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Heterotaxy means that organs are in different places than they should be. In Hope’s case, her stomach is on the opposite side, her liver is displaced, her intestines are malrotated, and she does not have a spleen at all. The biggest concerns as a result of this are based on the malrotation and the spleen.

Since the spleen plays a big role in the body’s immunity, Hope is on amoxicillin daily and will continue to be for potentially 5 years or so. The malrotation may not be an issue, but can become one if the intestines become twisted on themselves. The doctors are still deciding whether or not this will be addressed surgically. If it is, it would be sometime down the road.

The heart defect – unbalanced AVSD – is what we had expected from the prenatal ultrasounds. Hope’s left ventricle is smaller than it should be and not completely separate from the right. So instead of 2 ventricles hers are kind of combined into one. Also, while a normal heart has a valve for each ventricle, Hope’s heart has one large valve that is off-centered to the right side.

In addition, her aorta is mildly narrowed and has a bicuspid valve instead of a tricuspid. Her inferior vena cava (the large vein that brings blood from the bottom half of the body to the heart) also comes up on the opposite side of where it should be.

Because of the combined nature of her ventricles, the oxygenated and deoxygenated blood in Hope’s heart mixes together and a larger amount of blood flows to the lungs that it should. At this point in time, the impact of this is mainly on her breathing. She breathes very fast – to watch her it’s like she is panting all the time, as if she were running on a treadmill or something. This expends a lot of energy which is why it is too difficult for her to eat by mouth and to gain weight.

In the long term, Hope’s body cannot function with her heart the way it is. The general consensus right now is that she will very likely need a single ventricle repair. We had hoped for a chance at a biventricular repair – to make the heart eventually more like a normal heart – but that seems unlikely.

The single ventricle repair uses staged surgeries to rework the heart in such a way that it can function with just one combined ventricle. The surgeries would likely happen around 6 months (the Glenn procedure) and potentially 5 years or so (the Fontan procedure).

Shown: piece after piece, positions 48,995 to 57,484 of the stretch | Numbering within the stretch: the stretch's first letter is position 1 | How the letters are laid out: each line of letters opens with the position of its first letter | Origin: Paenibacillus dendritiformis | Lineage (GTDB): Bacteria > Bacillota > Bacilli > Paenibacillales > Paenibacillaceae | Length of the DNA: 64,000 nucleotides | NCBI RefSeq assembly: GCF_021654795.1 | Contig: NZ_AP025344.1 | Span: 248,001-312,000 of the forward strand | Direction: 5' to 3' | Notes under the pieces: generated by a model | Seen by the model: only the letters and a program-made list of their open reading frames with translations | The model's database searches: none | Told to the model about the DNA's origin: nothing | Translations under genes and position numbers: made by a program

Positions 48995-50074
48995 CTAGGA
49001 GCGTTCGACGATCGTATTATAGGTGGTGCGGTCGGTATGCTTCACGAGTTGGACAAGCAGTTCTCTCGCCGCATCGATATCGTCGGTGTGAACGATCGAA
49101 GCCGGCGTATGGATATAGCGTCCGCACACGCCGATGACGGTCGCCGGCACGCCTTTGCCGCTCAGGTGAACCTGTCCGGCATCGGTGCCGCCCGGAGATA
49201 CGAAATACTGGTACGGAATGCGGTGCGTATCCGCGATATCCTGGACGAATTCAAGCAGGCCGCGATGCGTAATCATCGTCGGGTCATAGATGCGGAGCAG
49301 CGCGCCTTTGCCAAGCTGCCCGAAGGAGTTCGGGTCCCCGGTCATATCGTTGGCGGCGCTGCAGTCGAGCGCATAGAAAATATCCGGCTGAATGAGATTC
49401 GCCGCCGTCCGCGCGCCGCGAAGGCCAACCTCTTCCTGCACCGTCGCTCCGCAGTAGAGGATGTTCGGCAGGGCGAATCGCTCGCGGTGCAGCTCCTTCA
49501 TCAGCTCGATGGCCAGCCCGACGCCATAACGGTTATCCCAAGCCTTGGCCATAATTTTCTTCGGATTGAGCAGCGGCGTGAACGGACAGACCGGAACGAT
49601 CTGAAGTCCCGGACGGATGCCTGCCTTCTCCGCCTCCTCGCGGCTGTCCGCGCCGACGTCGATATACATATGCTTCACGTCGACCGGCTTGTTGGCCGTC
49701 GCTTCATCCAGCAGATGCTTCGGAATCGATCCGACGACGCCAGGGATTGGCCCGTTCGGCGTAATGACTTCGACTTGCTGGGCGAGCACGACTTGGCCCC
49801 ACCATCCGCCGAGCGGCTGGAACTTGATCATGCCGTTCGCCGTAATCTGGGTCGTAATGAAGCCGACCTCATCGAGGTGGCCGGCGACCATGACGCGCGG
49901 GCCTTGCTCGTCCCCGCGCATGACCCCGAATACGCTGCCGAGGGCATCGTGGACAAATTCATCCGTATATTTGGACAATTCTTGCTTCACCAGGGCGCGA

Prior to those, however, the lungs need to be protected. So the first thing to be addressed is decreasing the amount of blood flowing to the lungs. As of today, it looks like that surgery will take place at the end of this week. The plan right now is to do a pulmonary band – pretty much a band around the pulmonary artery that decreases flow to the lungs – which should help with the breathing issue. They also want to take care of the narrowing of the aorta at the same time.

This means that our sweet little girl will be headed into open heart surgery, the first of potentially 3 or more that she’ll experience in her life, at just 2 weeks old.

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This is not the path I would have chosen – for Hope or for us as a family – but it is the road we’ve been given.

In the Bible, the word hope means confident expectation. While we can’t be sure of what will happen in the coming days, weeks, months, or years for our sweet girl, we can hold fast to our confident expectation of who God is and what He has promised. Whatever happens, He loves Hope and He loves us and He has a purpose and plan. And someday, when all the trials and suffering of this world have passed, we have the confident expectation of eternity in heaven… where there are no tears and no pain and every heart works perfectly.

We chose the name Joanna as a middle name in honor of my grandma who passed away last year and because it means God is gracious. Joanna was also a woman in the Bible who was healed by Jesus and was one of the first to discover that He had risen from the dead (Luke 8:1-3, Luke 24:9-10). Despite the difficulties that remain we are thankful for the healing work God did to remove the hydrops during my pregnancy. We were initially told that our baby would not live and here she is, in our arms. Whatever may come, we praise God for His graciousness and the healing that He did.